By the 1990s, cataloging duties in the library at City Park had been expanded again to include materials for the Slidell location. It was in the 1990s that the library began to provide computer access. There was also an official relationship with the New Orleans Public Library at the time, as the Times-Picayune reported on March 1, 1990. The short blurb encouraged readers to “check out the new ‘browsing collection’ mini-branch [...] on the first floor of Delgado Community College’s Moss Memorial Library.” Four years later, Leonora Lockett, the library director at the time, reported in the library newsletter on the maintenance of Moss Memorial Library’s “status as a mini-branch of New Orleans Public Library” (Fall 1994). It was also in 1994 that the Times-Picayune announced a “ribbon-cutting celebration for ISAAC (Information Service Automated Access Catalog),” the online debut of the library catalog, which got its name from Delgado student Anita Chee’s winning entry in a contest to name the new catalog (Between the Shelves, Fall 1994).
The first decade of the new millennium has been all but eclipsed by the devastation wrought by Hurricane Katrina in August 2005. Like many institutions in the area, the full scope of what exactly was lost is not yet well understood, though it is clear that much is gone forever. Mid-decade, the library was operating out of four different Delgado locations: City Park, West Bank, Slidell, and Charity School of Nursing. “In the aftermath of Hurricane Katrina,” Library Dean Denise Repman wrote in the Louisiana Libraries journal, “there were no print books or periodicals, no access to online resources or e-books, or for that matter, no Delgado Community College City Park Library” (Spring 2008). The Moss Memorial Library building was so badly damaged it had to be demolished.
|Marietta College students helped to remove moldy books after Katrina|
Beginning in May 2007, the City Park Campus library has been temporarily housed in Building 10, Room 116, where about 22,000 print volumes and other materials can be stored. Unfortunately, the majority of Moss Memorial Library’s outstanding collection of some 150,000 print book volumes — which circulate regularly through institutions across New Orleans via inter-library lending — are currently housed in closed stacks trailers on the opposite side of the campus. There are 200+ current print periodical subscriptions for the educational and research needs of students, faculty, and staff working in all areas of study and training at Delgado. Within the library there is a computer lab with 18 computers, a print station, microfilm readers, and a very busy photocopier. There are about 85,000 e-books; 95,000 electronic journals; and 122 databases available online exclusively from the library’s website or Blackboard.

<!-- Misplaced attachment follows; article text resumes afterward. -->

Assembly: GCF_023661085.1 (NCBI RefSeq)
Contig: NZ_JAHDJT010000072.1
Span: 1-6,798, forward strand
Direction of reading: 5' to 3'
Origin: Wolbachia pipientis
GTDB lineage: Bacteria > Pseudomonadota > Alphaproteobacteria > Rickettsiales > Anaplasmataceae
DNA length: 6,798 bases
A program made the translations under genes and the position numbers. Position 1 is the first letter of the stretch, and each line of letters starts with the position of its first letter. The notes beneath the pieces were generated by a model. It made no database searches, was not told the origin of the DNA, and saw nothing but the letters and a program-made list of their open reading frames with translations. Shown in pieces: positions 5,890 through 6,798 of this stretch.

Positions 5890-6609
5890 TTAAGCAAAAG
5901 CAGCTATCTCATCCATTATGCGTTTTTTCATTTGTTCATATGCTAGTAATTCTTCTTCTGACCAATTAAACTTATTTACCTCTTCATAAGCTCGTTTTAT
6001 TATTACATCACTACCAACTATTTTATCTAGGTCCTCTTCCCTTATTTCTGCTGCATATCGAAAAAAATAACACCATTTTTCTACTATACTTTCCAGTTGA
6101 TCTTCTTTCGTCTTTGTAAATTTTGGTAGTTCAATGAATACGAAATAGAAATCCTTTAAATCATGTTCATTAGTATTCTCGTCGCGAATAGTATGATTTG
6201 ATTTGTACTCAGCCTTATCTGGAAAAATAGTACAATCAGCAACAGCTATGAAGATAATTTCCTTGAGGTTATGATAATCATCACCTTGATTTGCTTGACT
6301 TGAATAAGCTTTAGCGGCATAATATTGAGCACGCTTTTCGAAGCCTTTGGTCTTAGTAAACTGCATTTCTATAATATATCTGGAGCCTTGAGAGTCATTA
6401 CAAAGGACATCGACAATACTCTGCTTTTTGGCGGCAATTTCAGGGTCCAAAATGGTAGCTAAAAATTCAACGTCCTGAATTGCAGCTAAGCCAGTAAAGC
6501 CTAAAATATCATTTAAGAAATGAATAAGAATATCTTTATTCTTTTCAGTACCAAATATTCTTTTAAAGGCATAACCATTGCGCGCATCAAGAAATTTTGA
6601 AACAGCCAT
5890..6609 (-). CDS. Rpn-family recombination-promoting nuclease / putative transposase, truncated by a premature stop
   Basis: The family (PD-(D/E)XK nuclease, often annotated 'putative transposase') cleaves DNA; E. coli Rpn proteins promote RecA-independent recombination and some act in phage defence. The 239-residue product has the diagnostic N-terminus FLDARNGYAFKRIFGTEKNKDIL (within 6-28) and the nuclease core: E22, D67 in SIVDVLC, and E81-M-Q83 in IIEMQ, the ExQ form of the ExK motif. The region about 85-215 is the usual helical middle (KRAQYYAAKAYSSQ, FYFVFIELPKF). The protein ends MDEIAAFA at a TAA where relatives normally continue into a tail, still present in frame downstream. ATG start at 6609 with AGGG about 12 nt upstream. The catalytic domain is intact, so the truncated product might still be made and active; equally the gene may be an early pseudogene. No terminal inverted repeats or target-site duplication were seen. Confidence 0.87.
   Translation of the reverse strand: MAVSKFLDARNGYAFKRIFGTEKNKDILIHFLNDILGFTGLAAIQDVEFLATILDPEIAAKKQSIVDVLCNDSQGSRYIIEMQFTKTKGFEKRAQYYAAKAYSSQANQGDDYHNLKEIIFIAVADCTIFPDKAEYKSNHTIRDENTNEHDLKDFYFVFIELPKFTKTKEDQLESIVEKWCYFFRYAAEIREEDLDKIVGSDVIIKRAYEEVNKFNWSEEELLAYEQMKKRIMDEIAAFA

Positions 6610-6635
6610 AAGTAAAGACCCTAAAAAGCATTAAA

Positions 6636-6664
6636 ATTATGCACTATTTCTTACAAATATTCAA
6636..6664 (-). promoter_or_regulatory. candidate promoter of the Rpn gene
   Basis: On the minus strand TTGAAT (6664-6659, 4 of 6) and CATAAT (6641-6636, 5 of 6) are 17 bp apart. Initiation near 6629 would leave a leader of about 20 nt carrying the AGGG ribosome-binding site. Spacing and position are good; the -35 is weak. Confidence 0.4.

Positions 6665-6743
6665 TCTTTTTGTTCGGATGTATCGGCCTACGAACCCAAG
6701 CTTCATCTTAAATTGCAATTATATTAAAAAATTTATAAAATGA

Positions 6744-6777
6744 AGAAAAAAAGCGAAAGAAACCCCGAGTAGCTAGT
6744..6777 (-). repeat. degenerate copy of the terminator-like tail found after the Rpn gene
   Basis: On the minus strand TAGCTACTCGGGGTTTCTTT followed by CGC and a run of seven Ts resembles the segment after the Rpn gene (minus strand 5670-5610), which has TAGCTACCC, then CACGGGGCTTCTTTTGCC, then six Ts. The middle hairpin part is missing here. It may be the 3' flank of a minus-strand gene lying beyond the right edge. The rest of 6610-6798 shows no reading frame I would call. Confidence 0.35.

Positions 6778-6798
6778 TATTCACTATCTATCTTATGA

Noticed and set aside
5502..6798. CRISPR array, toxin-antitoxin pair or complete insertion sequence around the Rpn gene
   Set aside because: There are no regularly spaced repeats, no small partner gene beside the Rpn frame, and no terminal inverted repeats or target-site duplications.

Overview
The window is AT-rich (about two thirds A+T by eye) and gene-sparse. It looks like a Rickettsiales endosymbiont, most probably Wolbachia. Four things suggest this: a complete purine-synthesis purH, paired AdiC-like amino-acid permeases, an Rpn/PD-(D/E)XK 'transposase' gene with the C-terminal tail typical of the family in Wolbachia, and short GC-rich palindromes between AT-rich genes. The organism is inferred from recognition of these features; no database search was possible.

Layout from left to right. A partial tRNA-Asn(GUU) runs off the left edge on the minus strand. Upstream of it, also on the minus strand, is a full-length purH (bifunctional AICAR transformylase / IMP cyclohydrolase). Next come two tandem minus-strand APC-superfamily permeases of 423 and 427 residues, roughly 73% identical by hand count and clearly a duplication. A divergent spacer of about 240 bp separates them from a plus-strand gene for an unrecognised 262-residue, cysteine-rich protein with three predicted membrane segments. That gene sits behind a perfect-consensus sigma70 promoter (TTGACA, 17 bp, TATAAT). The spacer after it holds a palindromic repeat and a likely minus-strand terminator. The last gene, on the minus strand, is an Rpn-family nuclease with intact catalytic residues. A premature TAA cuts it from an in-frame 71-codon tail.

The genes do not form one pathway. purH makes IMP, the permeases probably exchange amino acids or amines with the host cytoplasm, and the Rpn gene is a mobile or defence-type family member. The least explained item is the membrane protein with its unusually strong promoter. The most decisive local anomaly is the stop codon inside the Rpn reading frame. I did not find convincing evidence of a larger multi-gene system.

|Temporary housing for the library in Building 10 since 2007, most materials stored in trailers, pictures taken 2012|
Plans for the future include construction of a new state-of-the-art Library Learning Commons on the site of the former library building, scheduled for sometime in 2014. While the name Moss Memorial Library will not be carried over to the new building, which is supposed to be named after former Delgado President Marvin Thames, according to Library Dean Denise Repman, there is interest in retaining the legacy of Miss Moss by naming a room in the new building after her. True to the Learning Commons concept, the new building is supposed to be shared with Distance Learning and Instructional Technology (DLIT), a media center, and some tutoring labs, including reading, writing, and ESL. In the interest of meeting the growing demand for courses and record-high levels of enrollment at Delgado, now the biggest institution of higher education in the New Orleans area, the new library building is eagerly anticipated, just as it was 50 years ago.